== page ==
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Obstructive Sleep Apnea

March 19, 2013

Blue FeatherObstructive sleep apnea is a condition in which the flow of air pauses or decreases during breathing while you are asleep because the airway has become narrowed, blocked, or floppy. A pause in breathing is called an apnea episode. A decrease in airflow during breathing is called a hypopnea episode. Almost everyone has brief apnea episodes while they sleep.

All of the muscles in your body become more relaxed during sleep. This includes the muscles that help keep the airway open and allow air to flow into the lungs. Normally, the upper throat still remains open enough during sleep to let air pass by. However, some people have a narrower throat area. When the muscles in their upper throat relax during sleep, their breathing can stop for a period of time (often more than 10 seconds). This is called apnea.

The snoring in people with obstructive sleep apnea is caused by the air trying to squeeze through the narrowed or blocked airway. However, everyone who snores does not have sleep apnea. Other factors may also increase your risk:

•A lower jaw that is short compared to the upper jaw (retrognathia)
•Certain shapes of the palate or airway that cause the airway to be narrower or collapse more easily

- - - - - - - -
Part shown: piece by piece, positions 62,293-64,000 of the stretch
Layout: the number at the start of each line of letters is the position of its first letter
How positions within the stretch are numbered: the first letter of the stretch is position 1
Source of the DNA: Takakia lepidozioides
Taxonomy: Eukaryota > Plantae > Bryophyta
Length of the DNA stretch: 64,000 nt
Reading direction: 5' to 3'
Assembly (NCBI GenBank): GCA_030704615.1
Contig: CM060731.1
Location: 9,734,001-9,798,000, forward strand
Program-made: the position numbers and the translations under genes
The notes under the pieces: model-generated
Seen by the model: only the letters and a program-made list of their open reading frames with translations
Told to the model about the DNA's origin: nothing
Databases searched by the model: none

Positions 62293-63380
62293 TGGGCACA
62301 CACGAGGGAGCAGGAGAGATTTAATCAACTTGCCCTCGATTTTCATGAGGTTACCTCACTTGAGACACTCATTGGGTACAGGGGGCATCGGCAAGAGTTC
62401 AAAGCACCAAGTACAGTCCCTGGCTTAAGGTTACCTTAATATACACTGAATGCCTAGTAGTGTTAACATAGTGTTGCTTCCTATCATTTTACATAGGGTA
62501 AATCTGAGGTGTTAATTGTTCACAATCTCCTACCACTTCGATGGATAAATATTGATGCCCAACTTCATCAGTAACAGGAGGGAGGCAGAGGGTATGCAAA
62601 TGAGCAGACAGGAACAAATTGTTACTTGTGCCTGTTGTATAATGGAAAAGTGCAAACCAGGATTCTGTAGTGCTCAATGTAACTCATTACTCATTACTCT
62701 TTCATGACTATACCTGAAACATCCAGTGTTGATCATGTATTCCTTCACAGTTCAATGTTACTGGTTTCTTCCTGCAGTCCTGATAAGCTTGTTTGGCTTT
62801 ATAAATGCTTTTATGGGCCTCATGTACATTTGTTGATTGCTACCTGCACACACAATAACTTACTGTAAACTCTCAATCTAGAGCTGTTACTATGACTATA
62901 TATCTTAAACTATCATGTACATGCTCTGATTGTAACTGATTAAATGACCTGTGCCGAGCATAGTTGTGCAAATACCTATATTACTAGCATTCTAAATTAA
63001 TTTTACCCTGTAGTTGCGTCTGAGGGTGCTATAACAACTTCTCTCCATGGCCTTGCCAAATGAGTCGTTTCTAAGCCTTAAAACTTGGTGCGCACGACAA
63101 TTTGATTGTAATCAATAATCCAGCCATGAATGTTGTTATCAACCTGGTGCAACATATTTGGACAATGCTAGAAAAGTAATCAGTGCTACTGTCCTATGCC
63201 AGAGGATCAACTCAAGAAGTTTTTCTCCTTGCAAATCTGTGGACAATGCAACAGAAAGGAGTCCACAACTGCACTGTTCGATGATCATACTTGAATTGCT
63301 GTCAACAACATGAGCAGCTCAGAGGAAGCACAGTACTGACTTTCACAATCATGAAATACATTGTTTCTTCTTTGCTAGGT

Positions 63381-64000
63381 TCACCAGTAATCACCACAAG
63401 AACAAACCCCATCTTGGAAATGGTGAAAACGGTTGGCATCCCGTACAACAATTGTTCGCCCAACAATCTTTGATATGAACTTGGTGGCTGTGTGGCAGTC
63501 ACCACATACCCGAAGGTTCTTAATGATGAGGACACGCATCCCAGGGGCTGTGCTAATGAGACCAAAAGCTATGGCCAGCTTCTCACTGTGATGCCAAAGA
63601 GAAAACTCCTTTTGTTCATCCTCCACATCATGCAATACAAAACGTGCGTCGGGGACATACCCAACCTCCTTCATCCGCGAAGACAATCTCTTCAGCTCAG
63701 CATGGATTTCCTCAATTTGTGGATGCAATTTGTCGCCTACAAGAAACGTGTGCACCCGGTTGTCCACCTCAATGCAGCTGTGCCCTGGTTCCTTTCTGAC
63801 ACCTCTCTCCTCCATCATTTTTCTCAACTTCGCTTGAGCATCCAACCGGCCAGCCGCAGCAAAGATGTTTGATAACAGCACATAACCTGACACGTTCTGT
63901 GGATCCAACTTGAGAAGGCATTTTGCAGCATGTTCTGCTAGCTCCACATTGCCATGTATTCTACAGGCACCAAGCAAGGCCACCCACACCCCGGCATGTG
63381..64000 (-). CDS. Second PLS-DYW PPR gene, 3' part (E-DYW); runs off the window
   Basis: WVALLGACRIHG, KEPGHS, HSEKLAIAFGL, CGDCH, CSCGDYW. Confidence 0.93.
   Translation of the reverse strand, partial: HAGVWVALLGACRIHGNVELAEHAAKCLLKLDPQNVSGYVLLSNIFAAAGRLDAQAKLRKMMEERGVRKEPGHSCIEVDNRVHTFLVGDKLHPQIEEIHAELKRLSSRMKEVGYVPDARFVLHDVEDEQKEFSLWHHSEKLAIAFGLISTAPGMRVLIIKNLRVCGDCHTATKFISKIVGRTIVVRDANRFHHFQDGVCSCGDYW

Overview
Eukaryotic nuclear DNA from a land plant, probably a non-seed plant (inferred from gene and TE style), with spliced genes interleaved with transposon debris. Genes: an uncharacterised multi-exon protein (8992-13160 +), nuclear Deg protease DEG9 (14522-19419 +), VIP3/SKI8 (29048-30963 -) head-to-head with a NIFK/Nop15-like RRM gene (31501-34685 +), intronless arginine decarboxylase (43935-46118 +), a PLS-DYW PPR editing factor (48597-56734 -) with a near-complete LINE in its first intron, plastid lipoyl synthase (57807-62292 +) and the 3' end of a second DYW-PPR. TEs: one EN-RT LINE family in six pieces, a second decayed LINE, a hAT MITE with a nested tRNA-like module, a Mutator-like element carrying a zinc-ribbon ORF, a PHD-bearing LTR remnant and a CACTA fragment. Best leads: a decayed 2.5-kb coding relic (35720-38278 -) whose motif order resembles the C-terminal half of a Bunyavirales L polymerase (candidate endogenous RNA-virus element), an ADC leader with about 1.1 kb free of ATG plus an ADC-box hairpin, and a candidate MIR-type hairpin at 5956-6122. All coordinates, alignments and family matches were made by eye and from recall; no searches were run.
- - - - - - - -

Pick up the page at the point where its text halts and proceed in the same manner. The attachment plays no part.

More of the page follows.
•Large tonsils and adenoids in children that can block the airway
•Large neck or collar size (17 inches or more in men and 16 inches or more in women)
•Large tongue, which may fall back and block the airway

Sleeping on the back also increases sleep apnea episodes.

A person who has obstructive sleep apnea often is not aware of the apnea episodes during the night. Often, family members witness the periods of apnea.

A person with obstructive sleep apnea usually begins snoring heavily soon after falling asleep. Often the snoring gets louder. The snoring is then interrupted by a long silent period during which there is no breathing. This is followed by a loud snort and gasp, as the person attempts to breathe. This pattern repeats.

Many people wake up unrefreshed in the morning and feel sleepy or drowsy throughout the day. This is called excessive daytime sleepiness (EDS).

People with sleep apnea may:

•Act grumpy, impatient, or irritable
•Be forgetful
•Fall asleep while working, reading, or watching TV
•Feel sleepy while driving, or even fall asleep while driving
•Have hard to treat headaches
Problems that may occur with this condition:

•Depression that becomes worse
•Hyperactive behavior, especially in children
•Leg swelling (if severe)

A sleep study (polysomnogram) is used to confirm obstructive sleep apnea. The goal [of treatment]is to keep the airway open so that breathing does not stop during sleep.

The following lifestyle changes may relieve symptoms of sleep apnea in some people:

•Avoiding alcohol or sedatives at bedtime, which can make symptoms worse
•Avoiding sleeping on the back may help with mild sleep apnea
•Losing weight may decrease the number of apnea spells during the night
Continuous positive airway pressure (CPAP) is now the first treatment for obstructive sleep apnea in most people. CPAP is delivered by a machine with a tight-fitting face mask.

Many patients have a hard time sleeping with CPAP therapy. Good follow-up and support from a sleep center can often help overcome any problems in using CPAP.

Some patients may need dental devices inserted into the mouth at night to keep the jaw forward.

With treatment, the symptoms and problems of sleep apnea should be totally corrected.



From → Health, Sleep

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